This photo captured the highlight of Thursday night’s singing of “Happy Birthday” to the Rev. Billy Graham. Here, Donald Trump and his wife, Melania, sing along with a crowd of about 800 gathered at the Grove Park Inn. It was a star-studded night of well wishes for the world-famous evangelist.
Speeches by N.C. Gov. Pat McCrory, Greta Van Susteren and former Alaska Gov. Sarah Palin punctuated the ceremony mc’ed by Rev. Billy’s son, Franklin. Others in the crowd included Fox News media mogul Rupert Murdoch, Lauren Green of Fox News, country music star Ricky Skaggs, contemporary Christian singing star Michael W. Smith, TV star Kathie Lee Gifford and her husband Frank Gifford, longtime friend and colleague Cliff Barrows, several members of Graham’s extended family and many more.
Check out my Twitter feed @ashevegas if you want more detail. You can also search twitter on the hashtag I used, #avlgraham.
Franklin really screwed up his dad’s birthday party by inviting Palin, Trump, and Murdock. Gotta keep your eye on this guy.
Franklin is the problem. The way he exploits his aged father to promote his own partisan agenda is shameful. It borders on a scene from “Weekend at Bernie’s.”
Regardless of whether you agree with Cecil on the old man, you can see what the son is up to just by looking at him.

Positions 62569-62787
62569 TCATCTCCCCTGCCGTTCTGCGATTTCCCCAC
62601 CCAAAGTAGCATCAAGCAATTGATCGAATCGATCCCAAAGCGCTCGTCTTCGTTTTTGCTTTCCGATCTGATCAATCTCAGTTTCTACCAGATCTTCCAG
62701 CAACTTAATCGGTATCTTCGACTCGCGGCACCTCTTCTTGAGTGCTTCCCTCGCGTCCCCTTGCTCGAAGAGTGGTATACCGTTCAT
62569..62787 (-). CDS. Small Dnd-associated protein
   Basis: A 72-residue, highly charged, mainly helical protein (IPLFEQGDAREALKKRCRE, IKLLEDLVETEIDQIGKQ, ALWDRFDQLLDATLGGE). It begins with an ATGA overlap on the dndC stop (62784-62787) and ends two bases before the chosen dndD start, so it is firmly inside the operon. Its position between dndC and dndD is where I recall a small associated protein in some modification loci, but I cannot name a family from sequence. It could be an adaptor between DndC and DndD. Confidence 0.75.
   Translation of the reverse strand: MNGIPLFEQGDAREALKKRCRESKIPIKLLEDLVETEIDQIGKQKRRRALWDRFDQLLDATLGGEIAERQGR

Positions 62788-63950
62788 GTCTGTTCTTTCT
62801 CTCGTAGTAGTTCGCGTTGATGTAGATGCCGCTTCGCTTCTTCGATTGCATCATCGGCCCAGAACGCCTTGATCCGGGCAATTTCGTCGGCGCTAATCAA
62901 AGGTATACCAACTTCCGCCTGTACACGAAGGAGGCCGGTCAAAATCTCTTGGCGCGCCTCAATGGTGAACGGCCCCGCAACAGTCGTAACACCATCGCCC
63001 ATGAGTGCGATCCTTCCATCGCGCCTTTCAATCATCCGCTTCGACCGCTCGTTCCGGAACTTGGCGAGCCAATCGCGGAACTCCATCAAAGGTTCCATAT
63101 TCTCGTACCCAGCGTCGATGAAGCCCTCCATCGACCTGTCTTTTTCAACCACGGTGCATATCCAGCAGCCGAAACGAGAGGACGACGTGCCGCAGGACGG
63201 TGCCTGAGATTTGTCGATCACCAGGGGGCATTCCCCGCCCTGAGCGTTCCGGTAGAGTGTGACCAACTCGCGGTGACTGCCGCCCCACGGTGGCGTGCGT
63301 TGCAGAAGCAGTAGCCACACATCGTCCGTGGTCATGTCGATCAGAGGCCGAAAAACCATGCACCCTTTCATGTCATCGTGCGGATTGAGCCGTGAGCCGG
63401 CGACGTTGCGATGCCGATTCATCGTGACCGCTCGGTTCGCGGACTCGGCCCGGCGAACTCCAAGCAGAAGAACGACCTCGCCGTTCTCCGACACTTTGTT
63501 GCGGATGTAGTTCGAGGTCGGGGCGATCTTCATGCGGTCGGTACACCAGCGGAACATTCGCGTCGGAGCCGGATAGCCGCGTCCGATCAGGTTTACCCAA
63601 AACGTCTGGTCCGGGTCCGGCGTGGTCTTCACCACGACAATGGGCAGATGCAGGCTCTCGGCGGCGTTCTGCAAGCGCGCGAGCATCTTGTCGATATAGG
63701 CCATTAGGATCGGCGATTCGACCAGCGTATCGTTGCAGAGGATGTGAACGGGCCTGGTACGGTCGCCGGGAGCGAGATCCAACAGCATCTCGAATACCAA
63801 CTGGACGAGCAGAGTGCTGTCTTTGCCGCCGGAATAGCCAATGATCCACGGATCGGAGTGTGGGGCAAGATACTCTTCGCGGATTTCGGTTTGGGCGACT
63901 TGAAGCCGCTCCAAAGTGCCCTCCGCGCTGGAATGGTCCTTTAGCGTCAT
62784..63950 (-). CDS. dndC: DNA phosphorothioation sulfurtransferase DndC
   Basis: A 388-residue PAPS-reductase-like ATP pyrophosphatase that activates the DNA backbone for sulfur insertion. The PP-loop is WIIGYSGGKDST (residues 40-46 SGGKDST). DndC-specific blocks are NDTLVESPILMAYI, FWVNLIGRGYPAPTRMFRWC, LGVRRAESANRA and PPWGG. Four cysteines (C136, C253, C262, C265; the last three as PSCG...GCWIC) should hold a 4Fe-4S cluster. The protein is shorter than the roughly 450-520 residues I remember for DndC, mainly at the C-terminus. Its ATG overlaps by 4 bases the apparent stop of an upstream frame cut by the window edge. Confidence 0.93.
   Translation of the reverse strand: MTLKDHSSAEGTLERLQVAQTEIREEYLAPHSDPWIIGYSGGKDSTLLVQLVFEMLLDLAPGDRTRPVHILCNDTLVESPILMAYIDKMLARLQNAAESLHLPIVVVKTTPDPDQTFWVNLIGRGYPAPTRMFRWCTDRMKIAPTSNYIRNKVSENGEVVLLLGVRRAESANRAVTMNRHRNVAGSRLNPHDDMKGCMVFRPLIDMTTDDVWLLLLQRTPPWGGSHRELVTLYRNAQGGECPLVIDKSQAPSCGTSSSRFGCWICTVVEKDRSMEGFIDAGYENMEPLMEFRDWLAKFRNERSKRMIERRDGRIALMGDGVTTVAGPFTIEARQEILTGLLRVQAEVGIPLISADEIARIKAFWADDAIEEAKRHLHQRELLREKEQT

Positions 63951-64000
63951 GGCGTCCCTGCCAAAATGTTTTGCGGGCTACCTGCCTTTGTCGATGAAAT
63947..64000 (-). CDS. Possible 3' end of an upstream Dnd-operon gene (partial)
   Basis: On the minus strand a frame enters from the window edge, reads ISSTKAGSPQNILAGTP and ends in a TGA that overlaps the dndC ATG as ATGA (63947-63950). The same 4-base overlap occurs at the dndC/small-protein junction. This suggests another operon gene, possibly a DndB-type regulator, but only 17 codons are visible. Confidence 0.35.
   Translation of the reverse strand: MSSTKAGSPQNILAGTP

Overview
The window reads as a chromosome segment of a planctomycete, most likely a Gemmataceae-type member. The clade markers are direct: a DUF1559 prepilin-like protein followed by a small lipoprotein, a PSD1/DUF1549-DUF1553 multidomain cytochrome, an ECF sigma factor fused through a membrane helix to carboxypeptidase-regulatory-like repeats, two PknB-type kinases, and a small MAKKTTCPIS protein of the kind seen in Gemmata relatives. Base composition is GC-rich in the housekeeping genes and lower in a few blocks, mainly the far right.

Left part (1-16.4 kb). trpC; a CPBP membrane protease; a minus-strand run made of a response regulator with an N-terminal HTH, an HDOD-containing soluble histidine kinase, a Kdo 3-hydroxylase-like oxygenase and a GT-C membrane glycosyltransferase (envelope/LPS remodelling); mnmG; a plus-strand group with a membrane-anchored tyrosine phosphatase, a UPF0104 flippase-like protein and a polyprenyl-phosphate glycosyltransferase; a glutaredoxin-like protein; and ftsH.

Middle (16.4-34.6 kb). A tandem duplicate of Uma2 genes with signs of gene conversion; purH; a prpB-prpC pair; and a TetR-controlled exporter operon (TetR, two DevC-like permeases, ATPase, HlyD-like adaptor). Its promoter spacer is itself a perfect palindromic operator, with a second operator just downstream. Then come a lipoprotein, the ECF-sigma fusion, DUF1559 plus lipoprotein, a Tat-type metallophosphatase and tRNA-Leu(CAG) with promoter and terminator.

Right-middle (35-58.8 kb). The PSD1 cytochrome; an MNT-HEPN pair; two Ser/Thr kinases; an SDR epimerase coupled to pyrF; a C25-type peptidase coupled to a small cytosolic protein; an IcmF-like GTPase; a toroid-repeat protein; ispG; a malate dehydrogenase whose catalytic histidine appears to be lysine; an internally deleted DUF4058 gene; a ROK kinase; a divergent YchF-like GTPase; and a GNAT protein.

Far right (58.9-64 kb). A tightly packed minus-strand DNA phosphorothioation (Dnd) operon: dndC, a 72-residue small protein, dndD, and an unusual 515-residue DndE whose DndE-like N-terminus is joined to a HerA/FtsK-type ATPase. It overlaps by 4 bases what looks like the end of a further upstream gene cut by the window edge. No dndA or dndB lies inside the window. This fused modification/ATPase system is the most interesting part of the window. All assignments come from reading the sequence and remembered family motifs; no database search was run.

Franklin knows where the money is. He’s promoting Fox News and being feted by conservative heroes while ostensibly running a tax-exempt charity. Local media institutions remain cowed by their reverence of the elder Graham and don’t ask questions about the younger one.
Franklin already shipped Ruth Graham’s mortal remains off to his kitschy theme park in Charlotte, and sometimes I think that Billy has stuck around so long in order to delay that same fate.
You can read the introduction to the first edition of Cecil Bothwell’s book, “The Prince of War: Billy Graham’s Crusade for a Wholly Christian Empire,” at http://bothwellsblog.wordpress.com/2007/04/16/hello-world/
Here is how it ends:
Like many another political figure, Graham has sealed most of the personal documents connected to his life and work until after—in some cases many years after—his death. Nor did he consent to be interviewed for this work. But the published and unpublished documentary record speaks volumes. It reveals a Billy Graham who has been an unabashed nationalist, capitalist, militarist and advocate for American empire. The picture that emerges is decidedly not that of a disinterested man of the cloth. Rather, Graham often appears as a well connected covert political operative. To the extent that this seems surprising, it stems from the public’s willful naiveté concerning a self-professed holy man coupled with intentionally biased reporting from the major media at the behest of ideologues including, most prominently, William Randolph Hearst and Henry Luce.
Perhaps we should pay heed to what Graham has actually said instead of accepting his own and others’ later versions of the facts. This tale is told in Graham’s words and those of the biographers, historians, public figures and Presidents who knew him well.
You may be as surprised as I was at the picture that emerges in these pages. It is not the story of a man of peace.